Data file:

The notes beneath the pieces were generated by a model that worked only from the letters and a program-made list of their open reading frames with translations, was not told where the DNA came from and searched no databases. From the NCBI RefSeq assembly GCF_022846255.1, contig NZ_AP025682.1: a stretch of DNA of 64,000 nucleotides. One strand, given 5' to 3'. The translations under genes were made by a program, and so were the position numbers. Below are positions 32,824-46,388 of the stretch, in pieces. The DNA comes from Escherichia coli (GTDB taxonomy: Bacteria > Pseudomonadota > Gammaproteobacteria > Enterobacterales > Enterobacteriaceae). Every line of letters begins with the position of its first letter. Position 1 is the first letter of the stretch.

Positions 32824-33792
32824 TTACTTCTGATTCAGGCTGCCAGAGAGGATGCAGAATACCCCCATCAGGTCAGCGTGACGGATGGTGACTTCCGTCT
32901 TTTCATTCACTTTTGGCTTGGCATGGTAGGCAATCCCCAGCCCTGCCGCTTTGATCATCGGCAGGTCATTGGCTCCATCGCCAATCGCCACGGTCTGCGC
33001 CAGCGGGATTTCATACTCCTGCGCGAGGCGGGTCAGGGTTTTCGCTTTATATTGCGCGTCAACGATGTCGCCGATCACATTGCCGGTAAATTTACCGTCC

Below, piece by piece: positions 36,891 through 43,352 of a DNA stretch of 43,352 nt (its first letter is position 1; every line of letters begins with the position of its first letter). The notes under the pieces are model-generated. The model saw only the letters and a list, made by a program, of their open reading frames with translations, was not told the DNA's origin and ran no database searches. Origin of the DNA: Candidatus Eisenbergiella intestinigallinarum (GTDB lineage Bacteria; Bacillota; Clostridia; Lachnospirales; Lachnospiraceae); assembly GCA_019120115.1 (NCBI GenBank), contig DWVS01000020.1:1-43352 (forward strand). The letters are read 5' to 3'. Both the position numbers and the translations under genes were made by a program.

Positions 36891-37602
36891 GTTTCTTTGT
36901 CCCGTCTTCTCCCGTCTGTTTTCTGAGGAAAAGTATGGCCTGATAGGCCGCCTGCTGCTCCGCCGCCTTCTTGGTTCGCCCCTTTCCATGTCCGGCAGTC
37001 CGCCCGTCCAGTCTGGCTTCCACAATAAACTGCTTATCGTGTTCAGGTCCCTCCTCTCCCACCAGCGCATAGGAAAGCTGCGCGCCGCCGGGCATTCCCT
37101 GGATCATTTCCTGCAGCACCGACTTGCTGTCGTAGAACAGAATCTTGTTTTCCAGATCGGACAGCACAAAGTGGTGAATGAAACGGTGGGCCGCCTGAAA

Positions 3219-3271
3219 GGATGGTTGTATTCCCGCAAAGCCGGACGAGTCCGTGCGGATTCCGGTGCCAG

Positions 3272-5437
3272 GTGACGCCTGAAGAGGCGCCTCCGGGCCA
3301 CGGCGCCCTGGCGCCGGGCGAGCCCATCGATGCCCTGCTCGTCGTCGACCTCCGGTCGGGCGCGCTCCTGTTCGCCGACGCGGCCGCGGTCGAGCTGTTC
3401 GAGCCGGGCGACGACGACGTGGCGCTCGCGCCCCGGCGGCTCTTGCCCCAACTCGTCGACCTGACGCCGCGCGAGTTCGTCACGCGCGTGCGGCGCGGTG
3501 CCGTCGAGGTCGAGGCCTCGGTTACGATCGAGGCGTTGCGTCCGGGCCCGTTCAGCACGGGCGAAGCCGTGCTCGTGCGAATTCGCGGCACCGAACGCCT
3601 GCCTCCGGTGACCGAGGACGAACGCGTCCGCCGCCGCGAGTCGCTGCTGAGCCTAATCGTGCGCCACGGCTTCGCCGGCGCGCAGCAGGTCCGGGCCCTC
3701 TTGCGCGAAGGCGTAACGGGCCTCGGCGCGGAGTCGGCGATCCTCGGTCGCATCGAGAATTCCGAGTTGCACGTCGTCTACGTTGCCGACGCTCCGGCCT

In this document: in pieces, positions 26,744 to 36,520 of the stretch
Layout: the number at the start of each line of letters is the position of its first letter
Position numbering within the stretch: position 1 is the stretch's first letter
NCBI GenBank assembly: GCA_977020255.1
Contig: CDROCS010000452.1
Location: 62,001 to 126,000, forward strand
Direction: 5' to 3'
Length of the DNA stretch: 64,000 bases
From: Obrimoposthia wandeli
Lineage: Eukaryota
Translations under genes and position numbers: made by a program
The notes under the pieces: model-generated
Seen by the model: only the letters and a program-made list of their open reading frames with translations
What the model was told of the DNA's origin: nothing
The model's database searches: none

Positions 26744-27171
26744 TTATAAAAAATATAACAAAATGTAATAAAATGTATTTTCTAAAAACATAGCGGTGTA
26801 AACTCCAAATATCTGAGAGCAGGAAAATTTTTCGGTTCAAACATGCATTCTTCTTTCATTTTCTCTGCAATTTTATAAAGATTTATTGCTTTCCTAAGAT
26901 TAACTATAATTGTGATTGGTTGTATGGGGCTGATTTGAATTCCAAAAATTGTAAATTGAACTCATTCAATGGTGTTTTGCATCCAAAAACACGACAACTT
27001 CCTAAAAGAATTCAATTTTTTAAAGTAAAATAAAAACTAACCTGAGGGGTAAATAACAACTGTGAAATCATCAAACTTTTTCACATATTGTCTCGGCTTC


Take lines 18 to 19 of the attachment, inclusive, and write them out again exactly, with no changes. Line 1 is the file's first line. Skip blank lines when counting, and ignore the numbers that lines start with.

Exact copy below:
3501 CCGTCGAGGTCGAGGCCTCGGTTACGATCGAGGCGTTGCGTCCGGGCCCGTTCAGCACGGGCGAAGCCGTGCTCGTGCGAATTCGCGGCACCGAACGCCT
3601 GCCTCCGGTGACCGAGGACGAACGCGTCCGCCGCCGCGAGTCGCTGCTGAGCCTAATCGTGCGCCACGGCTTCGCCGGCGCGCAGCAGGTCCGGGCCCTC